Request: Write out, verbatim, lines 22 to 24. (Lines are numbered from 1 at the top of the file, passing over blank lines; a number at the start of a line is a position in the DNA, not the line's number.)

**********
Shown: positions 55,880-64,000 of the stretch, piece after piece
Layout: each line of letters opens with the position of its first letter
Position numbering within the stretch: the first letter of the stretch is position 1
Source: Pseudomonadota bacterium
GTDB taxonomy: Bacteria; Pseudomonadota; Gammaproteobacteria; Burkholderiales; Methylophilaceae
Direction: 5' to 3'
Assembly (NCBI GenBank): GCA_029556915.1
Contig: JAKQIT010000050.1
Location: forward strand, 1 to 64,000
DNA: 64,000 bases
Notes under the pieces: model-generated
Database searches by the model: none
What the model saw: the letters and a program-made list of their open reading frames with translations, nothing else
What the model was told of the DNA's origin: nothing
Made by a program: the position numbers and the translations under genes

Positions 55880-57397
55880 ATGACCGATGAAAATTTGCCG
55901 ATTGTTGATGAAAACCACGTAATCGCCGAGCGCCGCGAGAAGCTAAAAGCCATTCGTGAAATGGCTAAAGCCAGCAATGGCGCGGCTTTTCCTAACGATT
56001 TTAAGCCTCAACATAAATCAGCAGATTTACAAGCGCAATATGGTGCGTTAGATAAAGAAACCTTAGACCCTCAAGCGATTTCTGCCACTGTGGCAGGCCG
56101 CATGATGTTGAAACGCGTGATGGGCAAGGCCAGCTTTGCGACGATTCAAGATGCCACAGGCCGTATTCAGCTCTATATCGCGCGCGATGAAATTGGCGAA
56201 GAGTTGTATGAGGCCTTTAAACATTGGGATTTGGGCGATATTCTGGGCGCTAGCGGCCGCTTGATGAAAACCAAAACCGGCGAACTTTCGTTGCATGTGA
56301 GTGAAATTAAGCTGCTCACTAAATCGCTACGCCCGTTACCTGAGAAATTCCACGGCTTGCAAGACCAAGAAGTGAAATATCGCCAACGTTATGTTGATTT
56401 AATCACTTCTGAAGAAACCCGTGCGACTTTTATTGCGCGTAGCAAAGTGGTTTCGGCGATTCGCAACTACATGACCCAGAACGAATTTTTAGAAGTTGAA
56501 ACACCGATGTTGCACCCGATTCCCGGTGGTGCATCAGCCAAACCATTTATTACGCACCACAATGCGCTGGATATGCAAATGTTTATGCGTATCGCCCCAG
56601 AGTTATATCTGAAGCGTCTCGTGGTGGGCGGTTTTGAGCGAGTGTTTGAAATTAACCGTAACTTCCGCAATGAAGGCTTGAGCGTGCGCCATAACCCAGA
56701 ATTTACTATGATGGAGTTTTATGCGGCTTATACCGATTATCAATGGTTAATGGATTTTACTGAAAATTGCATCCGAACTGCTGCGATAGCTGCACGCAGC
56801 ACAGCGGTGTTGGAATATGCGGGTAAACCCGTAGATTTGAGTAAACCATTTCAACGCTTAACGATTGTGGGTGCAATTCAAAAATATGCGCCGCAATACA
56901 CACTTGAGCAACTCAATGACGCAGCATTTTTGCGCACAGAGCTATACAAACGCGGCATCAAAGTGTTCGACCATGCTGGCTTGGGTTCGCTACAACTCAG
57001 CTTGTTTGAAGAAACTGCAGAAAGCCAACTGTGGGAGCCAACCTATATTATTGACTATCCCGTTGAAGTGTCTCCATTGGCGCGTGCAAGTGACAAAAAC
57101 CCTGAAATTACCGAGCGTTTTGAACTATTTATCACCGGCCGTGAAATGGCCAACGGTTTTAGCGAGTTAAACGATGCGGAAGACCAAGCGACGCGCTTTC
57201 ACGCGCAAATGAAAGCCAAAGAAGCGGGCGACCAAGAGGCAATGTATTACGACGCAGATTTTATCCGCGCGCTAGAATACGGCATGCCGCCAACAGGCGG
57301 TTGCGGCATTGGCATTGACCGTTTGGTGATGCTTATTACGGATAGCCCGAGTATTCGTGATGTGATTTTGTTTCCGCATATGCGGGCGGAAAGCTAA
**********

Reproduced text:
56301 GTGAAATTAAGCTGCTCACTAAATCGCTACGCCCGTTACCTGAGAAATTCCACGGCTTGCAAGACCAAGAAGTGAAATATCGCCAACGTTATGTTGATTT
56401 AATCACTTCTGAAGAAACCCGTGCGACTTTTATTGCGCGTAGCAAAGTGGTTTCGGCGATTCGCAACTACATGACCCAGAACGAATTTTTAGAAGTTGAA
56501 ACACCGATGTTGCACCCGATTCCCGGTGGTGCATCAGCCAAACCATTTATTACGCACCACAATGCGCTGGATATGCAAATGTTTATGCGTATCGCCCCAG